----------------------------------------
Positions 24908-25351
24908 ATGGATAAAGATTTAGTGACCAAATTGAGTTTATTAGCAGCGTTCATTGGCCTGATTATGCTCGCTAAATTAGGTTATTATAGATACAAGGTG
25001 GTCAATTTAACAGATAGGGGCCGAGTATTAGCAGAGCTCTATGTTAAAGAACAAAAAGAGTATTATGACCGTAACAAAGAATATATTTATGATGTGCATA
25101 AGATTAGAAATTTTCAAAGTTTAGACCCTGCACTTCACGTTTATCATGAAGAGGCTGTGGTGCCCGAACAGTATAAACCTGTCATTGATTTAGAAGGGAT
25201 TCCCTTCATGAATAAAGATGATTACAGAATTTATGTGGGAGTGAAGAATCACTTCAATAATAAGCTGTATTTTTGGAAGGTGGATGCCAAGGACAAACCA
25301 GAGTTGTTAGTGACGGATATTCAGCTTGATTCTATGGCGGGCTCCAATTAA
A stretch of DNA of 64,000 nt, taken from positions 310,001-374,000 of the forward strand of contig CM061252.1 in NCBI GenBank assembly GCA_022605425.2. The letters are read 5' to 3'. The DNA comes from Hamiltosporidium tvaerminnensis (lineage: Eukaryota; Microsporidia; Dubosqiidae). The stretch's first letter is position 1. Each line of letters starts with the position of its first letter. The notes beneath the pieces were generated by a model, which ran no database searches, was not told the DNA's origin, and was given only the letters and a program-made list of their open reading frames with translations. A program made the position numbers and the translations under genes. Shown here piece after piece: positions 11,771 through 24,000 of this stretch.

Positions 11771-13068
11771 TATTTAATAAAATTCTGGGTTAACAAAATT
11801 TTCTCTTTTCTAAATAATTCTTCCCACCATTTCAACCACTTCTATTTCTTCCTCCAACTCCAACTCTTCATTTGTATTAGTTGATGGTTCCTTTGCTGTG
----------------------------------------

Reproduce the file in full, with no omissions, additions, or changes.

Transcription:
Positions 24908-25351
24908 ATGGATAAAGATTTAGTGACCAAATTGAGTTTATTAGCAGCGTTCATTGGCCTGATTATGCTCGCTAAATTAGGTTATTATAGATACAAGGTG
25001 GTCAATTTAACAGATAGGGGCCGAGTATTAGCAGAGCTCTATGTTAAAGAACAAAAAGAGTATTATGACCGTAACAAAGAATATATTTATGATGTGCATA
25101 AGATTAGAAATTTTCAAAGTTTAGACCCTGCACTTCACGTTTATCATGAAGAGGCTGTGGTGCCCGAACAGTATAAACCTGTCATTGATTTAGAAGGGAT
25201 TCCCTTCATGAATAAAGATGATTACAGAATTTATGTGGGAGTGAAGAATCACTTCAATAATAAGCTGTATTTTTGGAAGGTGGATGCCAAGGACAAACCA
25301 GAGTTGTTAGTGACGGATATTCAGCTTGATTCTATGGCGGGCTCCAATTAA
A stretch of DNA of 64,000 nt, taken from positions 310,001-374,000 of the forward strand of contig CM061252.1 in NCBI GenBank assembly GCA_022605425.2. The letters are read 5' to 3'. The DNA comes from Hamiltosporidium tvaerminnensis (lineage: Eukaryota; Microsporidia; Dubosqiidae). The stretch's first letter is position 1. Each line of letters starts with the position of its first letter. The notes beneath the pieces were generated by a model, which ran no database searches, was not told the DNA's origin, and was given only the letters and a program-made list of their open reading frames with translations. A program made the position numbers and the translations under genes. Shown here piece after piece: positions 11,771 through 24,000 of this stretch.

Positions 11771-13068
11771 TATTTAATAAAATTCTGGGTTAACAAAATT
11801 TTCTCTTTTCTAAATAATTCTTCCCACCATTTCAACCACTTCTATTTCTTCCTCCAACTCCAACTCTTCATTTGTATTAGTTGATGGTTCCTTTGCTGTG